New report finds nine Maine hospitals are noncompliant on federal price transparency rule


At least nine Maine hospitals are not complying with a federal price transparency rule, according to the findings of a report recently released by a patients advocacy group. 

Patient Rights Advocate released a report in February surveying 1,000 hospitals and found only 14.3% were in compliance with a Centers for Medicare and Medicaid Services (CMS) rule requiring hospitals to post their standard charges both in a machine readable file and as a consumer-friendly display of shoppable services.

The survey included nine Maine hospitals and found none to be in compliance with the law. Calais Regional Hospital in Calais, Central Maine Medical Center (CMMC) in Lewiston, Maine General Medical Center in Augusta, Maine Medical Center (MMC) in Portland, Mid Coast Hospital in Brunswick, Southern Maine Healthcare in Biddeford, and Eastern Maine Medical Center (EMMC), Northern Light Acadia Hospital, and St. Joseph Hospital in Bangor, were all found to be noncompliant with the CMS rules under the study’s methodology.

Patient Rights Advocate findings are based on a number of criteria, including whether a hospital is posting mandated codes used for billing, gross charges for at least 50% of its services, discounted cash prices for at least 50% of its services, the negotiated minimum and maximum charges for at least 50% of their items and services, the payer-specific negotiated rates for at least 50% of their items and services, and whether the hospital posted all negotiation charges for at least two third-party payers and plans. This includes insurance carriers like Blue Cross Blue Shield, Anthem and Humana.

Failure to meet any of these criteria led to a hospital included in the survey being found noncompliant with CMS’ requirement that hospitals post machine readable charges.

The survey also analyzed whether hospitals posted a list of 300 shoppable services, a specific requirement of the CMS rule, and a functional price estimator tool. If hospitals posted a price estimator tool, the survey also analyzed whether it listed cash prices available to people without insurance.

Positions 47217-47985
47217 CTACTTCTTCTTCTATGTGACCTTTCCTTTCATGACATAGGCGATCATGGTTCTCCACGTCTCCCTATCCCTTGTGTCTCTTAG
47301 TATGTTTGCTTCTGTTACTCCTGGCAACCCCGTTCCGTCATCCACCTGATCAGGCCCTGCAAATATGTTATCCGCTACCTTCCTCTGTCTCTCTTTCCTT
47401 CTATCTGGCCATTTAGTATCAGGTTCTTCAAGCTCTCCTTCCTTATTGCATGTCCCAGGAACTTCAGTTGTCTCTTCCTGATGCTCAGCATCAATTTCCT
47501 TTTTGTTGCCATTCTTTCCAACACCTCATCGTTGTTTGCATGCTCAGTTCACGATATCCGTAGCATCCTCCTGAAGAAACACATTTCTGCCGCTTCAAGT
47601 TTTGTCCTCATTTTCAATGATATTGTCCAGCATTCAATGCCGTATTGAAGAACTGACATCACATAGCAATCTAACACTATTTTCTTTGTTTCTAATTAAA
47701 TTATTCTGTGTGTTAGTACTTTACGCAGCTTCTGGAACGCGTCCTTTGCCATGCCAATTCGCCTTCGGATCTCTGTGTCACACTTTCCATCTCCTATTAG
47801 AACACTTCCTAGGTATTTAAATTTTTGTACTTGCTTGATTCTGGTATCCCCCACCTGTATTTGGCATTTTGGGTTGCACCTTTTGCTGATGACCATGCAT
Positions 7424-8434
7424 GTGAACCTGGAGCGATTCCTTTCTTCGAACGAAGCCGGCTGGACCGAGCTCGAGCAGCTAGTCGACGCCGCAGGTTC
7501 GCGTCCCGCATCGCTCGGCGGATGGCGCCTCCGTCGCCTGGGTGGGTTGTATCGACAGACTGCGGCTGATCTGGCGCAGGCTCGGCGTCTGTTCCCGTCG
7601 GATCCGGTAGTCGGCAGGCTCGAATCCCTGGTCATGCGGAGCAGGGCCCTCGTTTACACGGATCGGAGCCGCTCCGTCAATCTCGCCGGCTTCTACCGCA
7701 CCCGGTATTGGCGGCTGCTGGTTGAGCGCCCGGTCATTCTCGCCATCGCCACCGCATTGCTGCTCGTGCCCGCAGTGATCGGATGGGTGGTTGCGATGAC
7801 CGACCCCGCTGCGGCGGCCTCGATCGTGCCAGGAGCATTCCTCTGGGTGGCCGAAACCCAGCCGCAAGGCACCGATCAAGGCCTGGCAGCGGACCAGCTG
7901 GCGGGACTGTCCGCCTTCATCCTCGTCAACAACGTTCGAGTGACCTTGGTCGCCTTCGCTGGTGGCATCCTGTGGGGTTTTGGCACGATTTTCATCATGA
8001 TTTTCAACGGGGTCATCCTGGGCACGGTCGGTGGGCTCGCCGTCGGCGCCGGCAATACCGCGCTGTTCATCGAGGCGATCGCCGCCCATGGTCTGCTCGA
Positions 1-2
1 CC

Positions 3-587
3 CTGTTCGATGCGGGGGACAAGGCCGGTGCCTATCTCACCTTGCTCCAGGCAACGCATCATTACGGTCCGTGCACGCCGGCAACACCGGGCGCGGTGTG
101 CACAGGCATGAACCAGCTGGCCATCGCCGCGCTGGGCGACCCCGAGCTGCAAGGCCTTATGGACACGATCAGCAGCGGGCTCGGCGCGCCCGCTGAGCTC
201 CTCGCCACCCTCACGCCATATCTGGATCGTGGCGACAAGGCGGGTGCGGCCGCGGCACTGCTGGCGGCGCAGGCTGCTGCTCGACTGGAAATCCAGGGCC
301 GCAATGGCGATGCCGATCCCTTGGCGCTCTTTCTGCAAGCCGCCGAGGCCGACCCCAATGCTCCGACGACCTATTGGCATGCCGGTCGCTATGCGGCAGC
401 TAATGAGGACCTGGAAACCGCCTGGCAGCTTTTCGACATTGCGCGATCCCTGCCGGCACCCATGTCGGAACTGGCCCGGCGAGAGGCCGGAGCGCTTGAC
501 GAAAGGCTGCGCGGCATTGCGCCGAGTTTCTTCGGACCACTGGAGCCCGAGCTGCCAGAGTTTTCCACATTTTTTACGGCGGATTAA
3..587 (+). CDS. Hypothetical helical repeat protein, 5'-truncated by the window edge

Its review of Maine hospitals was conducted between December 17 and December 28, 2021. All nine hospitals were found noncompliant with having a complete list of standard charges on file. Only Maine General did not have codes on file. All nine hospitals provided gross charges. Maine General and CMMC did not list discounted cash prices or post negotiated minimum and maximum or negotiated rates., but the rest of the surveyed hospitals did.

St. Joseph, Northern Light Acadia, EMMC, CMMC, Maine General, and Calais Regional did not list all payers and plans. Only Calais Regional provided a list of 300 shoppable services. All hospitals surveyed but Southern Maine provided a price estimate tool. Of the surveyed hospitals that provided a price estimate tool, only Mid Coast Hospital did not list cash prices for individuals without insurance in their price estimation tool.

The CMS ruling went into effect on January 1, 2021 and was put in place under former president Donald Trump’s administration under the authority of the Affordable Care Act. The penalty for noncompliance with the rule was raised under President Joe Biden’s administration.

Throughout 2021, hospitals could be fined up to $300 per day for each day they were out of compliance with the price transparency law. The structure of the penalty changed beginning January 1, 2022. Hospitals with 30 beds or less can still be fined up to $300 per day, but hospitals with between 31 and 550 beds can be fined $10 for each bed they have. Hospitals with greater than 550 beds can be fined up to $5,500 per day. Hospitals must pay the fine within 60 days of being notified they are out of compliance with the law.


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